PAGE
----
There is something you should know about PAT Testing;
It is actually not a legal requirement.
It is however a legal requirement to ensure that electricity at work is constantly maintained and deemed fit. PAT testing is a means to prove that these checks have been carried out.
Here are some of the common questions people ask about PAT testing, and should hopefully clarify a few questions you may have yourself.
A portable appliance is any electrical item that can be plugged into an electrical socket and can be moved; examples include computers, extension leads and power tools.
Portable appliance testing (PAT) is the term used to describe the examination of these electrical items to ensure they are safe to use.
The purpose of a PAT test is to periodically confirm the critical aspects of the electrical integrity of portable appliances, which should be undertaken by a competent person.
A PAT test begins with a visual check looking for:
This is then followed by a series of tests which may include the following checks:
A label is attached to each item showing the asset number, date, when next test is due, and whether it passed or failed.
This all depends on your company’s risk assessment, the amount the equipment is used and the environment it is used in. The frequency of testing can be anywhere between three to six months in high risk areas such as construction sites where cables may get easily damaged or up to five years for non-moving equipment such as a photocopier in an office.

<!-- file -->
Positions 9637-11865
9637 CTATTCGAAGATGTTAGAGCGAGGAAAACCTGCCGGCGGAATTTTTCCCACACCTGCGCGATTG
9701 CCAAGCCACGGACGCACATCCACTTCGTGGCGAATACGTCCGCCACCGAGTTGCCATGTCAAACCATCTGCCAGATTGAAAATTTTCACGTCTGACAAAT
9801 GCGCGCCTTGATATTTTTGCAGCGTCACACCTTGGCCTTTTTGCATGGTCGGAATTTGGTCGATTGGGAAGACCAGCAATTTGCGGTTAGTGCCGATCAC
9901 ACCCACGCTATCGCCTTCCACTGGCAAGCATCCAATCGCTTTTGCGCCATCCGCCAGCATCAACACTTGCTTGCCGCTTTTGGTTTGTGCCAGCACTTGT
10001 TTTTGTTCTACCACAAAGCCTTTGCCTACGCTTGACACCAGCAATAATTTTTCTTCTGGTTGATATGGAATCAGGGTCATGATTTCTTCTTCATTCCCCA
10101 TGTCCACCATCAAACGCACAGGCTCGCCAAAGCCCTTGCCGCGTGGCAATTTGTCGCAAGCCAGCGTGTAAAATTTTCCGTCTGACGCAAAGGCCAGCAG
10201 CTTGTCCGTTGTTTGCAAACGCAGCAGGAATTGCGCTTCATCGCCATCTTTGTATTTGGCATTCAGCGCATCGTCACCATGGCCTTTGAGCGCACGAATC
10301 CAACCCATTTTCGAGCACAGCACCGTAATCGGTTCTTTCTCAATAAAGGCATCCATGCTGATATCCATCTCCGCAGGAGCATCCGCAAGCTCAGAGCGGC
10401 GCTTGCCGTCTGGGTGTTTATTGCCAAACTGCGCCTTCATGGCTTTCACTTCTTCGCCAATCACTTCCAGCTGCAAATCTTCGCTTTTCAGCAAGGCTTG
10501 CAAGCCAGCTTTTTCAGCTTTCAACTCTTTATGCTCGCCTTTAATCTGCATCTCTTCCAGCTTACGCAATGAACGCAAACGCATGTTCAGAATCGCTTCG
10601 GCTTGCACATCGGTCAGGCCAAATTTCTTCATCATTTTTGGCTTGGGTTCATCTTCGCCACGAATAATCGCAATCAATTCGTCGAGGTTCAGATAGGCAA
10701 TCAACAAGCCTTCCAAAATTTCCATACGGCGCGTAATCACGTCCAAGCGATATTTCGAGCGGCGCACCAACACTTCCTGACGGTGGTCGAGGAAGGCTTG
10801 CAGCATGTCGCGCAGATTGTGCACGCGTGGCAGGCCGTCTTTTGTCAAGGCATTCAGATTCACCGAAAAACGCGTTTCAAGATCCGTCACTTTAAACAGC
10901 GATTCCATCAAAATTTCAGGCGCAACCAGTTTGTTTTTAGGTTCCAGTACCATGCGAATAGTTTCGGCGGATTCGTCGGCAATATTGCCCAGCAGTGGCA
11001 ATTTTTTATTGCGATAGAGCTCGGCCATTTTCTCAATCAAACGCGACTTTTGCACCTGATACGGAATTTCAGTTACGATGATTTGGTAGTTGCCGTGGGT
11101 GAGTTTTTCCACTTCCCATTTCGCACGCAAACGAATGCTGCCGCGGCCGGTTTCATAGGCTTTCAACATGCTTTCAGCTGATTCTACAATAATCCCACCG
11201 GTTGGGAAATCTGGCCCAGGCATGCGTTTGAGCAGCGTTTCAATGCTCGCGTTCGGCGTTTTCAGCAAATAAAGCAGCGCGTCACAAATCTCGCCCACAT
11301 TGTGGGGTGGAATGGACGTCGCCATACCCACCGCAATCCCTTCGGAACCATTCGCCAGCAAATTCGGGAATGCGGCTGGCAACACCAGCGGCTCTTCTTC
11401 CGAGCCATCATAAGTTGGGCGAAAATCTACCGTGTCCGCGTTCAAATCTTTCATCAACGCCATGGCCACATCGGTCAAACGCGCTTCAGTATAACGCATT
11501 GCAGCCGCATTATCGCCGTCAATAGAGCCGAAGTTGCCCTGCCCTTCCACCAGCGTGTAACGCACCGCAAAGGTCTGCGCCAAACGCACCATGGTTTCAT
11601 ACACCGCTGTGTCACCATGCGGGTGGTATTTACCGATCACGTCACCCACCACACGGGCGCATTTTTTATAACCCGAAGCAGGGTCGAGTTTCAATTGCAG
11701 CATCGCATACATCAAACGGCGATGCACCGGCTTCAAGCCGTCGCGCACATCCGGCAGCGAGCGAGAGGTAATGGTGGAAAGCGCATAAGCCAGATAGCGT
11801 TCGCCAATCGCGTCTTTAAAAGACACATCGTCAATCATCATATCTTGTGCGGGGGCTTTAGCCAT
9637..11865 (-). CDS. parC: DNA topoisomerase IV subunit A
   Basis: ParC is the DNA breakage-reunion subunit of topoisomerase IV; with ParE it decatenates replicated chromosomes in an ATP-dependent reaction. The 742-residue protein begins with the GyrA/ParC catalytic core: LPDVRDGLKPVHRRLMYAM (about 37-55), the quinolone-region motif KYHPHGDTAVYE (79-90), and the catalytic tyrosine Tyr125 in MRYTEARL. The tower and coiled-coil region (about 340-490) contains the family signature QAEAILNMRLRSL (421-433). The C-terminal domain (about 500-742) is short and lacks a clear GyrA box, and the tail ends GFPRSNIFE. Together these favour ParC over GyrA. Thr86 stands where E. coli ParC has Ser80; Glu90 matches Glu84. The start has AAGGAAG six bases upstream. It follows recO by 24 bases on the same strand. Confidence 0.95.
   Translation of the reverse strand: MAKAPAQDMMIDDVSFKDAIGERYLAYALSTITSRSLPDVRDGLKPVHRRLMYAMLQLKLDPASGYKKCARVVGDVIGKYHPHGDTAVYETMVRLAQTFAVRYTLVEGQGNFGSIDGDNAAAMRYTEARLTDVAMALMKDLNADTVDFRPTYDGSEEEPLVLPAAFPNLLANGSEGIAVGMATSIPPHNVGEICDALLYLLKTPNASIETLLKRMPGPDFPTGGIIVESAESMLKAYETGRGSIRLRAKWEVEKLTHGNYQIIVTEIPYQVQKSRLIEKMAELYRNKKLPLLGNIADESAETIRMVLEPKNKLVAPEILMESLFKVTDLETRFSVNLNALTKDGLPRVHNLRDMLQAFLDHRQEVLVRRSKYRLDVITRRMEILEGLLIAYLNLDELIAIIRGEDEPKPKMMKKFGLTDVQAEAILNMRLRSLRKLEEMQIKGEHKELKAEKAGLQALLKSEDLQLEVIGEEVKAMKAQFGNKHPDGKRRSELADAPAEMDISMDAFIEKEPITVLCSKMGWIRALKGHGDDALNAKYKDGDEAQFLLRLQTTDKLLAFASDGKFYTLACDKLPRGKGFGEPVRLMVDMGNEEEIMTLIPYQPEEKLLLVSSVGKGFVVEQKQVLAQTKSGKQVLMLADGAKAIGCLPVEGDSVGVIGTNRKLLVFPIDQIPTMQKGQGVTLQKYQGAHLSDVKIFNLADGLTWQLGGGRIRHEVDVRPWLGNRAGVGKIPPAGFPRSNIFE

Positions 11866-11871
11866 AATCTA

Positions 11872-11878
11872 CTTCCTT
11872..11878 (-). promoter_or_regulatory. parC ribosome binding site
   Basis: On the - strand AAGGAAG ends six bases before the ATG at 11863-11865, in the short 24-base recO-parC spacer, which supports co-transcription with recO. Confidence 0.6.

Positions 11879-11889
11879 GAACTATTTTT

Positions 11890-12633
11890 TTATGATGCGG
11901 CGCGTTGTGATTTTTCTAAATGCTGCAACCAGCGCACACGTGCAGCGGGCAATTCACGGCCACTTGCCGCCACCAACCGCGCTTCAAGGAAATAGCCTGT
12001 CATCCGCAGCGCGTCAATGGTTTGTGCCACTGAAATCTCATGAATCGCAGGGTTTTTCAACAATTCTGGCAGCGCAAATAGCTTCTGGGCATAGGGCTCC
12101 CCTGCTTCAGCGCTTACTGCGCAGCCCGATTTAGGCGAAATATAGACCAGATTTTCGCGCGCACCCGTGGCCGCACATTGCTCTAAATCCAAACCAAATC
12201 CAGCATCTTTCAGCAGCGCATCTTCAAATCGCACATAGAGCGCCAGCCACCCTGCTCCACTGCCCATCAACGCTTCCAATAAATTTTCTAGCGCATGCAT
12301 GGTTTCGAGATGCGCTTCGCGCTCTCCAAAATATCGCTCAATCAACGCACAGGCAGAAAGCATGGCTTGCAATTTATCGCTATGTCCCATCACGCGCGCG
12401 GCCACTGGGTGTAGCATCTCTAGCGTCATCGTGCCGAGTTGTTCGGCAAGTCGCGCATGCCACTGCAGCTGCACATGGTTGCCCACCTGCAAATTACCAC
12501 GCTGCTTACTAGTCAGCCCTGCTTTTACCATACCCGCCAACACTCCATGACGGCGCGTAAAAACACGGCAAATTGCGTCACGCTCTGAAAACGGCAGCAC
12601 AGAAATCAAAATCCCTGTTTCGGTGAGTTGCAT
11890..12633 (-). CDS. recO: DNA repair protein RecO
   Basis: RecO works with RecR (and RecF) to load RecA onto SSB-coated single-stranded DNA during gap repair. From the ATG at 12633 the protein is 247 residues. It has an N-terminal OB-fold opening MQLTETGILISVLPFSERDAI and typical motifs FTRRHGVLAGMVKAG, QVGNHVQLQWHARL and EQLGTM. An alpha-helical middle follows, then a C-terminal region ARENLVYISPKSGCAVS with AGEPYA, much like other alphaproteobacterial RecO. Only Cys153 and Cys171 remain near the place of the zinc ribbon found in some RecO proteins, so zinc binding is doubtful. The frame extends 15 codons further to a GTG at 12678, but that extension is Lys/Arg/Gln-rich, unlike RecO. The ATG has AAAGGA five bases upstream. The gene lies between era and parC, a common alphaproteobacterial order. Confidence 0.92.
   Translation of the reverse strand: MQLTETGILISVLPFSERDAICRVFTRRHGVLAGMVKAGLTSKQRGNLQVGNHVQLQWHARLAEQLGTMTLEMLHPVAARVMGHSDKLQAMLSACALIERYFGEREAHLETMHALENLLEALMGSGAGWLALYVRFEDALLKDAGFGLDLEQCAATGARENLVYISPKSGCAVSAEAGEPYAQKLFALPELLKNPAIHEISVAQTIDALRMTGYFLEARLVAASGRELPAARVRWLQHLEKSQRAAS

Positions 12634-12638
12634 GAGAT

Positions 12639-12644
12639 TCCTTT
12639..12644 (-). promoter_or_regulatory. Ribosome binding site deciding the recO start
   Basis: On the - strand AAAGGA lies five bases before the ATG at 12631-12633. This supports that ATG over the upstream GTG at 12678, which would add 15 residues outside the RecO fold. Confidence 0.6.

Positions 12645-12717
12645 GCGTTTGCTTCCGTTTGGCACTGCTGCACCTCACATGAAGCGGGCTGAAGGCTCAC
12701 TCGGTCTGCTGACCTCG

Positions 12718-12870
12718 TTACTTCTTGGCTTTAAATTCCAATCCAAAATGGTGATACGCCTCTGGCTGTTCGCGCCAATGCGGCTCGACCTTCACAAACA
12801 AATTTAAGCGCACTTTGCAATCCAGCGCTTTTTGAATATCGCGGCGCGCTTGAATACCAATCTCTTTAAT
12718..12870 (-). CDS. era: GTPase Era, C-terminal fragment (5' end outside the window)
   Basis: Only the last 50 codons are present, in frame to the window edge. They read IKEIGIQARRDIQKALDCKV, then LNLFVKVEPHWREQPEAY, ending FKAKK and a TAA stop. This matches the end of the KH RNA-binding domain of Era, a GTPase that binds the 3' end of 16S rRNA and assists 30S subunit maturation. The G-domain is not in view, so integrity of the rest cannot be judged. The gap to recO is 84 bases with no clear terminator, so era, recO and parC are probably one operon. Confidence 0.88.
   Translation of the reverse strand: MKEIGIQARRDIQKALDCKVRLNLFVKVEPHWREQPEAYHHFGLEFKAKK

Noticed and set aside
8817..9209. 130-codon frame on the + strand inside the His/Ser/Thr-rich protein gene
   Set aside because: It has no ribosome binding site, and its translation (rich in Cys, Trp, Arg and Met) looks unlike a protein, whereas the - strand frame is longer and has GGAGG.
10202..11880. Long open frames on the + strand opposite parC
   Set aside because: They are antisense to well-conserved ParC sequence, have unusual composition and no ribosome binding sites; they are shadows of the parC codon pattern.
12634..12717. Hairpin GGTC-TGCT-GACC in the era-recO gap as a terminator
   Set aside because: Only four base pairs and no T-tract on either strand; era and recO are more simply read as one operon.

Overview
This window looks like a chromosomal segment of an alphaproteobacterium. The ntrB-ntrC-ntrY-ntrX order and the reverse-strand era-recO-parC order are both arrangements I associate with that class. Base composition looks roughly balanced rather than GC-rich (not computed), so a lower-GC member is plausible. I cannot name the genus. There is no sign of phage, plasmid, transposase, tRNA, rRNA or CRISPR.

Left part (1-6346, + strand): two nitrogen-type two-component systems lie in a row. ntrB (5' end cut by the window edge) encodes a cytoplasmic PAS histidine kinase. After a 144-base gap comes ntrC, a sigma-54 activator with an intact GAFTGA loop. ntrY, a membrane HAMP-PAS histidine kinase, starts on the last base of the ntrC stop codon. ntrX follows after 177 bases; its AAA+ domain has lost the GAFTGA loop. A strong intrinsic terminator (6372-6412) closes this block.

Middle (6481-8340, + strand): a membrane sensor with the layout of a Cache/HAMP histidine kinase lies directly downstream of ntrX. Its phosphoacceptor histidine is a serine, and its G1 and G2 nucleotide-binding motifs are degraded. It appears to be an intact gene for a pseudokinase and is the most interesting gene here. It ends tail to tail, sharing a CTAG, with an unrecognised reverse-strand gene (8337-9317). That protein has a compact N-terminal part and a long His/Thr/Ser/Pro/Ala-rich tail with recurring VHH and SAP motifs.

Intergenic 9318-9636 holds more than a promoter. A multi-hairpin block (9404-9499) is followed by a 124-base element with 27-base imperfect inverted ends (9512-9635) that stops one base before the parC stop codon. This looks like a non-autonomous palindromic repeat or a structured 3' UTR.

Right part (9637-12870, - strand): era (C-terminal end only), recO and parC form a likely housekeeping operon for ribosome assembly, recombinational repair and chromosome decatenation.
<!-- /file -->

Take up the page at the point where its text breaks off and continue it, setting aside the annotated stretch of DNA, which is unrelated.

The law states that all equipment must be in a safe condition and fit for use; a regular maintenance schedule which includes PAT Testing ensures that equipment is safe and fit for use.
It all depends on the reason for the item failing; small repairs such as loose wiring or replacing fuses can be corrected quickly with minimal cost. Some items may need to be replaced. Guidance should be given by a competent person.
There is no legal requirement to label or keep records of equipment that has been inspected or tested.
However, records and labels can be a useful management tool for monitoring and reviewing the effectiveness of the maintenance scheme, and to demonstrate that a scheme exists in light of any incidents or potential claims.
Insurance companies assume that when giving insurance cover to a business, the owners of that business are complying with all regulations necessary.
An insurance company may reduce, delay or even refuse to pay on a claim for damage if an appliance that has not been tested has caused the damage.
Show commitment to health and safety by providing a member of your organisation the knowledge to successfully test portable appliances in your workplace.
Our next PAT testing training course is on May 24th 2017; find out more information here.